Rails offers an easy way to render objects in a view that are automatically associated with their
own partials. With ActiveModel::Conversion, you can quickly build widgets out of classes (models or presenters or other).
In a recent project, we had several little status/info blocks that we wanted to render on a page. Each block required different model data. In the controller, as we started writing code to fetch all the right data and put it together, we quickly realized that things were going to get ugly. We started with something like this:
You can see that as we added more items to put on the page, both the controller and view got bigger and more complex.
What we wanted was two-fold:
- Reduce the amount of work done by the controller to prepare data for the views
- Build an easy way to render the different chunks of data as separate widgets
The first step is to build some presenters. Following from the above example, we write two simple wrappers (presenters) to nicely prepare our data so it’s easy to access and render by a view.
At this point, we can simplify the way the controller fetches the data by leveraging these presenters
This solves the first issue, but it has not simplified the view. This is where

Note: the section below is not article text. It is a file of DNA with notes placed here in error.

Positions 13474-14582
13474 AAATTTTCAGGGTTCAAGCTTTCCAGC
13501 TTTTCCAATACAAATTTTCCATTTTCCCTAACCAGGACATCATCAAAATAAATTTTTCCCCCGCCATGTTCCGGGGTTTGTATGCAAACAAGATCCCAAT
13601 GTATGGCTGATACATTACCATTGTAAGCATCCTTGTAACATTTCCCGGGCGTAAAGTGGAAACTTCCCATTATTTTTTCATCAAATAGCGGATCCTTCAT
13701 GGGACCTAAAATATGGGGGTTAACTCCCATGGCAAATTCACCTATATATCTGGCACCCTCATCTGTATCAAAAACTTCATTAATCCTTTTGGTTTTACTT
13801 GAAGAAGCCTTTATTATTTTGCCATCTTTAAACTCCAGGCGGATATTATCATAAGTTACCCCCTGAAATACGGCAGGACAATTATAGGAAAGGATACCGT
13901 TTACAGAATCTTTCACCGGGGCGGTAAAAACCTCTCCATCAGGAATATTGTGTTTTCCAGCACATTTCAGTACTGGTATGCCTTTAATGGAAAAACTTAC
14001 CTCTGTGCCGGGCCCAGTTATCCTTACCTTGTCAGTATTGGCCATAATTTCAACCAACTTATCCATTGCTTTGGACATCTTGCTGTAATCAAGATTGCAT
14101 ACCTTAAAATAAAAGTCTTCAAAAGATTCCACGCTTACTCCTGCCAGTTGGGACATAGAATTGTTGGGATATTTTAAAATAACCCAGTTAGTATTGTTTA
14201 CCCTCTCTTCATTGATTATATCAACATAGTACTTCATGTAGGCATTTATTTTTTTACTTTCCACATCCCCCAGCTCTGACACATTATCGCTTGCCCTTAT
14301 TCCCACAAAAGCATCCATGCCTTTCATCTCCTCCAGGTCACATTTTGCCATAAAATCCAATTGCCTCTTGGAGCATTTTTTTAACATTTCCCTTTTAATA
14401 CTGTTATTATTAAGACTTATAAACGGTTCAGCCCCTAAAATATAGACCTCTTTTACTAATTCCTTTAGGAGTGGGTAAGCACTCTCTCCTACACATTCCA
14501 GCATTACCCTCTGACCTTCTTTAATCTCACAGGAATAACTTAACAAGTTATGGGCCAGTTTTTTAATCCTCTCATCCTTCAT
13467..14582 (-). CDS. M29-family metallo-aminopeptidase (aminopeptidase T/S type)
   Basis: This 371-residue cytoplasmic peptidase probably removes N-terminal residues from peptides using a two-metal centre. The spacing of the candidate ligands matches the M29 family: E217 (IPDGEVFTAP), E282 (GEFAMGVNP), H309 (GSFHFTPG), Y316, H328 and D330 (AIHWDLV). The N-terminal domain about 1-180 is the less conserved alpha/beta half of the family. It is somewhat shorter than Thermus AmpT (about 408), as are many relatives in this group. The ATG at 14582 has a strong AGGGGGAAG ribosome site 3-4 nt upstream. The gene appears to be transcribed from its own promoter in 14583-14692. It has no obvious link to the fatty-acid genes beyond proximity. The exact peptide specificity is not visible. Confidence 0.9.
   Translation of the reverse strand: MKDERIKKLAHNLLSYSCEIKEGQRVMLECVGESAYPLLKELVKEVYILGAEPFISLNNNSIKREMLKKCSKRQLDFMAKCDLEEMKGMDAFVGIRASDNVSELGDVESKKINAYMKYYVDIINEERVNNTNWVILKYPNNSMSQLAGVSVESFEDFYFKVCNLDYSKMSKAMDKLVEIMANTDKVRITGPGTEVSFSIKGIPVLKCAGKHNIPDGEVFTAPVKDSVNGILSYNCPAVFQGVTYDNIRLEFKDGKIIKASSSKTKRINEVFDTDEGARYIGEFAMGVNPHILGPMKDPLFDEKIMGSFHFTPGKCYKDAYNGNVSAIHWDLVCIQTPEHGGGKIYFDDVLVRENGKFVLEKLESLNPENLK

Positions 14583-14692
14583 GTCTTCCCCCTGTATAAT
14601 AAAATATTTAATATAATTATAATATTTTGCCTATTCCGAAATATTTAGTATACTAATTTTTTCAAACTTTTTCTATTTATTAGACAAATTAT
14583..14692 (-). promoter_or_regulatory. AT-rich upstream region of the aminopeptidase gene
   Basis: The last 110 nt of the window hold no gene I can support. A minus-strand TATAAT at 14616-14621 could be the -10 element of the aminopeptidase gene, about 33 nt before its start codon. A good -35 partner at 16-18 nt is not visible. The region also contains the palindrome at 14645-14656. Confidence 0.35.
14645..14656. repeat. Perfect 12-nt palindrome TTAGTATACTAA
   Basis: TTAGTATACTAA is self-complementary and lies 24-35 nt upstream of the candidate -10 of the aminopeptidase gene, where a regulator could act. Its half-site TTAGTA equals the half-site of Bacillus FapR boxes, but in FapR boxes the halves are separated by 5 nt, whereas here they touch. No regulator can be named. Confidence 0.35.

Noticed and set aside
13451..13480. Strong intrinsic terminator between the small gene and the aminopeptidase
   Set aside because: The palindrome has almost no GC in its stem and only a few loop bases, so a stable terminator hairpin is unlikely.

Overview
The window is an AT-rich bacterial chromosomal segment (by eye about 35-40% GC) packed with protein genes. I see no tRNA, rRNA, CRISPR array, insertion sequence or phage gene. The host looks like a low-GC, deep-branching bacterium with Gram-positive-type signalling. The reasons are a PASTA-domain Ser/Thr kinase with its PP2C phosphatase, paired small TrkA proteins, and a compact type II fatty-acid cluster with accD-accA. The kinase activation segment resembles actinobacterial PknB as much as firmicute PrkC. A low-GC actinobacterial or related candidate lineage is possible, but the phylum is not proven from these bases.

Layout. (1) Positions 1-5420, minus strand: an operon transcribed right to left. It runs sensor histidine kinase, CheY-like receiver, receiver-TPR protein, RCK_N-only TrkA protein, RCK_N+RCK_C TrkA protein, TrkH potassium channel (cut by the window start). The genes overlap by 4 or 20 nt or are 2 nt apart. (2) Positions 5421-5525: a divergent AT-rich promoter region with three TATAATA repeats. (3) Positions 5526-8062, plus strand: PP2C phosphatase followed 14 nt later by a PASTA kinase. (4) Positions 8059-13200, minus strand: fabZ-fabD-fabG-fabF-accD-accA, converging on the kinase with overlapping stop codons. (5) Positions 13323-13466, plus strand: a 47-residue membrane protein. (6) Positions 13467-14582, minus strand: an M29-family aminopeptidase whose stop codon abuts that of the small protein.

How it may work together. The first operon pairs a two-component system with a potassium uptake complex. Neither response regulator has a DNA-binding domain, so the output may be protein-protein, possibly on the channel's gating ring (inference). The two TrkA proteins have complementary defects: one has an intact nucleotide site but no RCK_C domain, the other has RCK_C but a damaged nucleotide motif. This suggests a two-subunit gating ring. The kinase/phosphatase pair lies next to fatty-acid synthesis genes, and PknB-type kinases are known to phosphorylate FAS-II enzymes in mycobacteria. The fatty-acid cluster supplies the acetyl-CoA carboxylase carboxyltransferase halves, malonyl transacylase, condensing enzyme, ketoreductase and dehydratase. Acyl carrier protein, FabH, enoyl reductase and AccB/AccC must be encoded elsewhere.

ActiveModel::Conversion comes in.
ActiveModel::Conversion into our presenter classes, they suddenly know how to render themselves.
In both classes, we add:
This adds the following methods:
#to_partial_path to our classes. These methods are used by
ActionController::Base#render. We can now render the object directly like so:
Rails is effectively doing this:
render @object.to_partial_path, :<model name> => @object
to_partial_path generates a path that looks like
<model names>/_<model name>
Now that we’ve added the mixin, we can update the view:
And to finish it up, we need to add view partials (whose path is going to match
to_partial_path‘s response) for each of the presenter classes.
Now that we’ve got this far, we can do one more refactor:
At this point, the home page will render the two blocks, one showing hot stuff, and one showing recent activity. The partials are (for this example) pretty dumb, but you can imagine fleshing them out to pull from other methods that the presenters could offer.
- Using presenters is a simple way to compartmentalize logic that prepares model data for a view. That logic could be combining data from separate Rails models, or simple sorting, formatting or otherwise organizing the model data so that it is more easily accessible to the view in the way the view needs it.
ActiveModel::Conversion, the view can be directly tied to a presenter allowing it to act more like a widget that is easily rendered in your application views.
Sample Application – Widgetize Me!
I wrote up a quick sample app that shows off this technique. The main page simply pulls a random set of widgets and renders them. The widgets include
and each one is basically a simple model and a view partial.
Easily render a ruby class in Rails using
- Given a ruby class
- create the view partial in
- load it up in a controller
@widget = SuperWidget.new
- render it in a view
- Presenting the Rails Presenter Pattern
- Rails Presenter Pattern
- Rails render
- Sample App running on Heroku
- Sample App on Github